Many investors are well aware of record storage operator Iron Mountain's efforts to convert the company from a C-Corp to a REIT. As a REIT, Iron Mountain (IRM) would be taxed only at the individual shareholder level and would likely reduce their cost of capital, both of which would cause the shares to be re-rated higher inline with storage/industrial REIT peers. Iron Mountain's primary business is building large storage centers and "leasing" out space on their racking structures to store paper records. In this business line they have over 67 million square feet of storage space across over 1,000 locations, so there's a good case to be made that Iron Mountain is indeed a real estate driven company.
However, last summer, the IRS initially pushed back on Iron Mountain stating they were "tentatively adverse" to classifying the racking structures as real estate. The basic question is how permanent are they? Are the racking structures more similar to walls in a house or removable display shelves in a grocery store? The market reacted quickly selling off IRM shares from around $40 per share before the announcement.
Iron Mountain hosted an analyst day presentation in March (shares are trading in a similar $27-29 range since) where one of the main topics was the REIT conversion, listen to the whole call if you can, but the key REIT valuation slide is below:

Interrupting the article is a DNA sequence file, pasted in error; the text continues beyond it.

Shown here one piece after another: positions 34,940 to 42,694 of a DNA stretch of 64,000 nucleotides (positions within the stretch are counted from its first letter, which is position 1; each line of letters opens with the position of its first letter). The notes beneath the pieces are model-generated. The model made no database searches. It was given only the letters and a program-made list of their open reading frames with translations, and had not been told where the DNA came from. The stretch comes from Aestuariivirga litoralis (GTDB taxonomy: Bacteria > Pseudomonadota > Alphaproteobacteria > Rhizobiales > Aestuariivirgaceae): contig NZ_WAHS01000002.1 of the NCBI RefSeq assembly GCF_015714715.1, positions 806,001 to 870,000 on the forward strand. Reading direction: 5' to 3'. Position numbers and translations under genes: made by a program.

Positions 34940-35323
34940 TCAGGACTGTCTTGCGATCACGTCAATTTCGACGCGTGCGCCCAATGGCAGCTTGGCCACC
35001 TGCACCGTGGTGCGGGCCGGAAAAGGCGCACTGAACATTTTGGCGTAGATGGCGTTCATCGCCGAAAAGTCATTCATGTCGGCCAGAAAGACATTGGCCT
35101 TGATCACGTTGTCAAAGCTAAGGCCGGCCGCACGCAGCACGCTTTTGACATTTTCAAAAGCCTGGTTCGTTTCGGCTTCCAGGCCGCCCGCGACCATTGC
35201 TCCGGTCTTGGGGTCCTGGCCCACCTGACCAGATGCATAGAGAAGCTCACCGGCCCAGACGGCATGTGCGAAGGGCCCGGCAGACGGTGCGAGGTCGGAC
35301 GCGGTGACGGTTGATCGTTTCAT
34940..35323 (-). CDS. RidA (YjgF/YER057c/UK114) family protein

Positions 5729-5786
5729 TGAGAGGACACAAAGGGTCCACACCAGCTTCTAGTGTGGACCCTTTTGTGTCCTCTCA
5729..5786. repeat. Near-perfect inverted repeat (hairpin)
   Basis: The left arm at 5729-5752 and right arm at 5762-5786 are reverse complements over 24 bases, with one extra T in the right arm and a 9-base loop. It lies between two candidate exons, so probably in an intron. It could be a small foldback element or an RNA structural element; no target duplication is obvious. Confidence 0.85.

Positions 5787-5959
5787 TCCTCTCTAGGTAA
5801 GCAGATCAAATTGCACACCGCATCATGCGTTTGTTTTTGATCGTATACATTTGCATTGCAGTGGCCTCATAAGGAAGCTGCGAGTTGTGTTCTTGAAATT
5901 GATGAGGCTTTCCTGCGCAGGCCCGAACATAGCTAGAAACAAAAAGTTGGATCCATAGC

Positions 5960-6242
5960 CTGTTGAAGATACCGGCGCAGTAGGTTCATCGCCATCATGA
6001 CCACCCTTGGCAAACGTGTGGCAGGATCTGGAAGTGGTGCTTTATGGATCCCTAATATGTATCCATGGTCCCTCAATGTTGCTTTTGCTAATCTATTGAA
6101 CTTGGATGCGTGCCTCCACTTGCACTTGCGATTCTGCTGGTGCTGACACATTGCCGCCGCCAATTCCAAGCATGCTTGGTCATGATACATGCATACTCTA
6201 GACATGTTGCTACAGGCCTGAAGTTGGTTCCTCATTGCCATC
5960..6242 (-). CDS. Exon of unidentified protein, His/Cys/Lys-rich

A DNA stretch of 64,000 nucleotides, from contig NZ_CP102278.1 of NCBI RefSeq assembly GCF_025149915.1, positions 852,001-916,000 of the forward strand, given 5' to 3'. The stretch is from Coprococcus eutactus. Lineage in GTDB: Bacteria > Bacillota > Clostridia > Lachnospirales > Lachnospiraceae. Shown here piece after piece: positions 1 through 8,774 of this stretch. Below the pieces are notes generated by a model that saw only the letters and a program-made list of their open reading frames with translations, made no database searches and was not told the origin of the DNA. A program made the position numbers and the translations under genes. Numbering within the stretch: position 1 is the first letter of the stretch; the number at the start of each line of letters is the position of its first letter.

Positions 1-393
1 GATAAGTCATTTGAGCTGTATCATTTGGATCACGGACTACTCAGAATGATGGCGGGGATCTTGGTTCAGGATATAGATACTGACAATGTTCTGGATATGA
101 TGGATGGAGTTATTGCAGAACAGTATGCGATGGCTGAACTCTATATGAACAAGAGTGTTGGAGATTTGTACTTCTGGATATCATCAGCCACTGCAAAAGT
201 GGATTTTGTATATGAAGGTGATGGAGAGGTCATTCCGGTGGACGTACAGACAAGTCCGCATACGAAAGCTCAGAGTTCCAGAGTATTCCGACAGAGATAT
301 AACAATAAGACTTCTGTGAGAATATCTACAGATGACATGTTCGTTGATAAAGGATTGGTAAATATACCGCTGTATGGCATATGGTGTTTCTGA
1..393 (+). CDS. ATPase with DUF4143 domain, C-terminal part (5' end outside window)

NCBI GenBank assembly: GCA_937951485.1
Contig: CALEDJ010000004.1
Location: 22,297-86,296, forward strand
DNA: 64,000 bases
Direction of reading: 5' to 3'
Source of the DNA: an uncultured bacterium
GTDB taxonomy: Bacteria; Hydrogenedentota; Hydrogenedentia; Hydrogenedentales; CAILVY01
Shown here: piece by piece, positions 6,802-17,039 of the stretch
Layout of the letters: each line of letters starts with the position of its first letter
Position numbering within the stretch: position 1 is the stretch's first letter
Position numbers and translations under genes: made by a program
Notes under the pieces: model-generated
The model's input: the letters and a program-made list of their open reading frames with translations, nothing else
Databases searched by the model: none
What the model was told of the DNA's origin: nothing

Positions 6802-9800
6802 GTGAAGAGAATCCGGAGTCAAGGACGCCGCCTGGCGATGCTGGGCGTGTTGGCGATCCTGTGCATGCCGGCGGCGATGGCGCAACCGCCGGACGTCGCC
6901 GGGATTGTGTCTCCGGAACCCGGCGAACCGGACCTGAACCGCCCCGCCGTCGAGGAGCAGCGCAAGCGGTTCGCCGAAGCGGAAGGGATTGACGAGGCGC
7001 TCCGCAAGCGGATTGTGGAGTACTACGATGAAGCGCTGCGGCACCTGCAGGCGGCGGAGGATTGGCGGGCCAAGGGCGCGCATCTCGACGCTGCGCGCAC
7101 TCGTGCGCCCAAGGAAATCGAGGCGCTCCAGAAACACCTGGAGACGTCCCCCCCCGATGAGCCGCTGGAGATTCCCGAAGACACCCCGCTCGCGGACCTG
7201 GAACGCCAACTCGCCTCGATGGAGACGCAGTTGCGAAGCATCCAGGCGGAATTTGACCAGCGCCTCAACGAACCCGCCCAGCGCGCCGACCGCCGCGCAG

It's fairly clear by these measures that Iron Mountain would be significantly undervalued as a REIT. If approved, the stock should recapture much of the ground it has lost since the IRS's "tentatively adverse" push-back in the near term, and maybe more upside above $40 over the longer term.
Management seems fairly confident in a positive outcome, they have been operating the company as a REIT since the beginning of the year in preparation of approval so they could file next year as a REIT. The board initially announced plans to evaluate REIT status in April 2011 (after some activist pressure), and formally announced the desire to pursue the strategy in June 2012, if plans fail the board and management would face real credibility issues. Additionally, the IRS recently has been approving non-traditional REITs in sectors such as outdoor advertising, cell phone towers, data storage centers, and casino properties. There is some time pressure to get approval sooner than later, in order to qualify as a REIT, Iron Mountain would have to make a special dividend within the calendar year to distribute their accumulated earnings and profit (E&P) to investors. In order to get this done, the company believes they need to initiate the process in October, if the IRS doesn't rule in their favor before, the REIT conversion gets pushed back to 2015.
I'm writing this on Wednesday (4/30) afternoon, earnings come out tomorrow (5/1) morning, if any negative REIT related news is released tomorrow I could end up with egg on my face pretty quickly. But I couldn't resist a little special situation call option strategy, I bought some call option contracts, nothing big, basically just free rolling the small profit I made on BioFuel Energy earlier this month.
Disclosure: I own IRM calls